Oregon State University marked Martin Luther King Jr. Day on Monday with stirring calls to action, memories of the struggle for civil rights and the creation of a piece of art meant to celebrate diversity.
Speaking to a crowd of nearly 300 in Oregon State University’s Memorial Union Ballroom Monday morning, Tonga Hopoi, the executive director of diversity for Associated Students of OSU, reflected on her work with Muslim students after the Nov. 28 arson attack of the Salman Alfarisi Islamic Center in Corvallis.
Hopoi, who helped to organize December’s Rally for Peace on campus, pointed to one area of common ground: “I keep in mind that besides our differences, we’ve all chosen OSU,” she said.
Hopoi’s words about building community and taking action rang true to the message of OSU’s 29th annual Peace Brunch. Speakers included co-emcees Hopoi and Alfonc Rakaj, of International Students of OSU. OSU President Ed Ray and keynote speaker Ruth Koenig were among those who spoke on the theme of this year’s event, “His Dream; Our Responsibility.”
“It is important that we share his dream and responsibility to bring it to fruition,” Ray said, referring to King’s famous “I Have a Dream” speech, which he delivered at the March on Washington in August 1963.
Ray cited statistics that document nationwide educational inequality in public schools and income discrepancies between white and nonwhite families as reasons that those with privilege need to act, lest King’s hopes will be a “dream deferred.”
Koenig, a Eugene human rights activist, spent summers in 1964 and 1966 in Mississippi as part of the civil rights movement. The Birmingham, Ala., church bombings in September 1963 that killed four children prompted her to take action. She recalled how the flood of volunteers to the area focused attention on what was happening in the South.
“It brought the country to Mississippi,” she said. “People were able to see the horror and evil of blatant racism.”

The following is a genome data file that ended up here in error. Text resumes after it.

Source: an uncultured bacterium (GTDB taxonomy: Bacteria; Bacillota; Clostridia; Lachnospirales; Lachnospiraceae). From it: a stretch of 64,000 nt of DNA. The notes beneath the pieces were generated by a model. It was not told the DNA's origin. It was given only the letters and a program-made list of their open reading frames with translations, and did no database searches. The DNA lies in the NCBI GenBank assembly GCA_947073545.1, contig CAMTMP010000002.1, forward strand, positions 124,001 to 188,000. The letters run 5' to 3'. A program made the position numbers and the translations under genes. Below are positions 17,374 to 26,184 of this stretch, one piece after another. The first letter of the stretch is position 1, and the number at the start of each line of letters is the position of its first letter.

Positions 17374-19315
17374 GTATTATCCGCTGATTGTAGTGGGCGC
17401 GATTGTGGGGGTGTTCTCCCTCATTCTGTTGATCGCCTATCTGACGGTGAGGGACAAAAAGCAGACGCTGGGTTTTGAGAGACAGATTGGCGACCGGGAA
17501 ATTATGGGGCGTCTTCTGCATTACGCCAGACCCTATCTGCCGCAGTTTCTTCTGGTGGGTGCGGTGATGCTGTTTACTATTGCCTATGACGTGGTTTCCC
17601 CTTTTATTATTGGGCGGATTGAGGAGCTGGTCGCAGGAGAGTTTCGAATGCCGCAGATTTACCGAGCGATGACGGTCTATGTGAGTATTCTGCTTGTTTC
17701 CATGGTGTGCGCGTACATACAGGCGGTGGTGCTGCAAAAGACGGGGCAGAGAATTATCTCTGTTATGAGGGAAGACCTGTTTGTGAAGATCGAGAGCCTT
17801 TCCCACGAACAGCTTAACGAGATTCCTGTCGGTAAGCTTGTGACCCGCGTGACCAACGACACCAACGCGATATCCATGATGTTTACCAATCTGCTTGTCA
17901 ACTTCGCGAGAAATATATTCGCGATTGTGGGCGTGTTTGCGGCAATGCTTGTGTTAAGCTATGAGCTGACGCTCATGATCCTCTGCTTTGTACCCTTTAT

During the brunch, Anne Gillies of OSU’s Affirmative Action and Equal Opportunity office was awarded the Phyllis S. Lee Award, and Wanda Crannell, an academic advisor in the College of Agriculture Sciences and advisor for Minorities in Agriculture, Natural Resources and Related Sciences, received the Frances Dancy Hooks Award. OSU’s men’s a capella group Outspoken performed two songs.
Across campus at Reed Lodge, a group of INTO-OSU international students painted a colorful mandala — a circular art piece common to India — using acrylic paint on canvas.
Susanna Cohen has brought the Mandala Peace Project to OSU on Martin Luther King Jr., Day for three years. She said working on a mandala allows two or more artists to create a symmetrical design by repeating patterns around the circle.
“People each do a part of it, but it fits together as a complete image,” Cohen said.
The spirit of the mandala enables artists to work together and honors each one’s contribution to the finished work of art — something she finds appropriate to King’s memory.
“Few of us know what it means to be in harmony with diversity,” Cohen said.
Contact reporter Gail Cole at 541-758-9510 or at email@example.com.